Countless numbers of people have seen the pictures of 8-year-old “Amy,” as she is called in court documents, being sexually abused by her uncle. She is a victim of child pornography in a terrible, viral way. Since her uncle took the pictures in the late 1990s and sent them to a man he met through an AOL bulletin board, they have surfaced on the computers of child pornography collectors all over the world, factoring into 3,200 criminal cases in the United States alone. When Amy received notices from the government about those cases, one by one, she hired a lawyer, and at age 17 she started asking for restitution from the offenders (mostly men) who were being convicted for having her childhood pictures. She has claimed lifetime damages—in lost income, counseling costs, and attorney’s fees—of $3.4 million. Using a provision for restitution in the Violence Against Women Act, she has succeeded in collecting about $1.7 million from more than 170 men, usually in payments in the thousands or smaller.
In their new book, The App Generation, education professors Howard Gardner and Katie Davis argue that kids today are becoming more risk averse. “Rather than wanting to explore, to try things out by themselves, young people are always pushing to find out exactly what is wanted, when it is wanted, how it will be evaluated, what comes next and where we end up,” they said in a recent Q-and-A.
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Sexual assault charges against star athletes are often a kind of poison, one that acts less on the athlete in question than the woman who says she is the victim. It’s a story that has played out since the 1990s at a depressingly long list of universities. The latest controversy involves a rape allegation against Jameis Winston, Florida State University’s Heisman-contending quarterback. Tallahassee, Fla., prosecutor William Meggs has yet to say whether he’ll charge Winston. The decision could be weeks away, his office says. Meanwhile, Winston’s team is 11–0 and scheduled to play for the ACC championship on Dec. 7. The deadline for Heisman Trophy voting is two days later. So the delay looks good from the point of view of Winston and the Seminoles—and bad for the alleged victim, from whose perspective the case is already a mess.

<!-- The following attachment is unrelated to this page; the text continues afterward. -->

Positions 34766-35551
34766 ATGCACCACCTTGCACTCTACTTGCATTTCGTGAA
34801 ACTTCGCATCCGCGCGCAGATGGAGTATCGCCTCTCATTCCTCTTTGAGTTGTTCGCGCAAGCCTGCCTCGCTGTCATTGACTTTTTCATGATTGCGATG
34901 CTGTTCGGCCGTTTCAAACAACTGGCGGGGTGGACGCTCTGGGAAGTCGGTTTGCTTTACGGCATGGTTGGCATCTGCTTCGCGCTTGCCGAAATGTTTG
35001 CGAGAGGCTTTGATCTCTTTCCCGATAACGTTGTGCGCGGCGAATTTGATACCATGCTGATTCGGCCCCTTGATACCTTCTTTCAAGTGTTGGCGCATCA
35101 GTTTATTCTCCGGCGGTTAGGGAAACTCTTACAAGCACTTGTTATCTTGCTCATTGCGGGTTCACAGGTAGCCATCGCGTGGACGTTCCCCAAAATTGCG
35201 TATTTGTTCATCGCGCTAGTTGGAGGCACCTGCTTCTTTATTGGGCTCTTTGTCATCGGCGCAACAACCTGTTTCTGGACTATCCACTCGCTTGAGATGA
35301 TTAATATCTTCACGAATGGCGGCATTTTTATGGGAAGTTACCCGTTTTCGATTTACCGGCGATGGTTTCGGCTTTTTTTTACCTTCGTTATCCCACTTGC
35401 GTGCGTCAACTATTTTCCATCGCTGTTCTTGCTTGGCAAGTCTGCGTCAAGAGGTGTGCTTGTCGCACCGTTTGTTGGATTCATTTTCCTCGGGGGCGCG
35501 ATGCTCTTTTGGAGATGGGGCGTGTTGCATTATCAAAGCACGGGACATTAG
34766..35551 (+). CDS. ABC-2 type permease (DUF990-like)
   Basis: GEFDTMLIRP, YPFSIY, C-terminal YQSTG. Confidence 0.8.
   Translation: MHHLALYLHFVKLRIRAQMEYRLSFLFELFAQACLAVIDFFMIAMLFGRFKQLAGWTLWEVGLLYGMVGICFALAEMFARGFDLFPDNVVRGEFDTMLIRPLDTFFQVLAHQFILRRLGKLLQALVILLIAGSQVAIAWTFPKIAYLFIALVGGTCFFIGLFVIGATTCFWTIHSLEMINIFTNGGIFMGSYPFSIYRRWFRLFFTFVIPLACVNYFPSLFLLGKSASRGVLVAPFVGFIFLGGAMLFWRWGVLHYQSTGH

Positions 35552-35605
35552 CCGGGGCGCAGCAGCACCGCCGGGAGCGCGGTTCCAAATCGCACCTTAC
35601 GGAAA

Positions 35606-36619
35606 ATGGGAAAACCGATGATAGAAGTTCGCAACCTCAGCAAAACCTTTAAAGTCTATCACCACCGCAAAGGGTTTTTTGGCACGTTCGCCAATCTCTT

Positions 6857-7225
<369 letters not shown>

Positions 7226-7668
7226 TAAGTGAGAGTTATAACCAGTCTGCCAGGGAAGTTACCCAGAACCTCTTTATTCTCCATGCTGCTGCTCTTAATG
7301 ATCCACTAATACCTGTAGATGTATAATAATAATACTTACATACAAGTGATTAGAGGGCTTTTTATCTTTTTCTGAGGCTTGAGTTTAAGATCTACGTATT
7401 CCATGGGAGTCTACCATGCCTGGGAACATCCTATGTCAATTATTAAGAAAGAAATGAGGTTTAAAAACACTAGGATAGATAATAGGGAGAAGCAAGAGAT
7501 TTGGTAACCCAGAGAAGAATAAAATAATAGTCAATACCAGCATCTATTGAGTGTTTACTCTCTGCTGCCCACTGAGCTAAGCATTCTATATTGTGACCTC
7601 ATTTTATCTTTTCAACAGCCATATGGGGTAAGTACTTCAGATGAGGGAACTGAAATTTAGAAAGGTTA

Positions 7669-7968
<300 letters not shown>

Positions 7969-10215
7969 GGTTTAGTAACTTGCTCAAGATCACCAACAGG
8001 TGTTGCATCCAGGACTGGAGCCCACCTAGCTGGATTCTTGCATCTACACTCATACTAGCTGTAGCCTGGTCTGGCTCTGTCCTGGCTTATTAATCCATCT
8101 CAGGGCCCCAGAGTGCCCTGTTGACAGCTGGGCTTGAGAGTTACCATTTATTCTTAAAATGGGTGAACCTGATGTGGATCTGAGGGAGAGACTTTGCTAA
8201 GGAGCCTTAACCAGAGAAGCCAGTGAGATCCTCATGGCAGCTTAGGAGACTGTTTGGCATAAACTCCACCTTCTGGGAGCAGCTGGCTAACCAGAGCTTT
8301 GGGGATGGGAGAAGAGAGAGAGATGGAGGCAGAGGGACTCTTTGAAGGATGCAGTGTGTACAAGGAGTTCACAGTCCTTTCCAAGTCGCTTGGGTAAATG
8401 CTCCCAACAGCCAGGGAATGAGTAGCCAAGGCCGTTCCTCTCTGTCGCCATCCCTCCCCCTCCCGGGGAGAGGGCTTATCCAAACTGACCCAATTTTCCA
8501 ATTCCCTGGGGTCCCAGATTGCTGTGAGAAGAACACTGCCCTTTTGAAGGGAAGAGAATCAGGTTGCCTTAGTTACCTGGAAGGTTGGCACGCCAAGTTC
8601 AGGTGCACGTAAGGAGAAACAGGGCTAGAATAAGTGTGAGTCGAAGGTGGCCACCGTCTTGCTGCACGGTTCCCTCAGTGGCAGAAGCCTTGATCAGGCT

Here’s one I haven’t heard before: A woman gets pregnant in California by a famous athlete she is casually dating, decides to go to college in New York—tuition paid by the G.I. Bill—and after she moves there, before the baby is born, gets blasted by a New York judge for “her appropriation of the child while in utero,” which the judge calls “irresponsible” and “reprehensible.”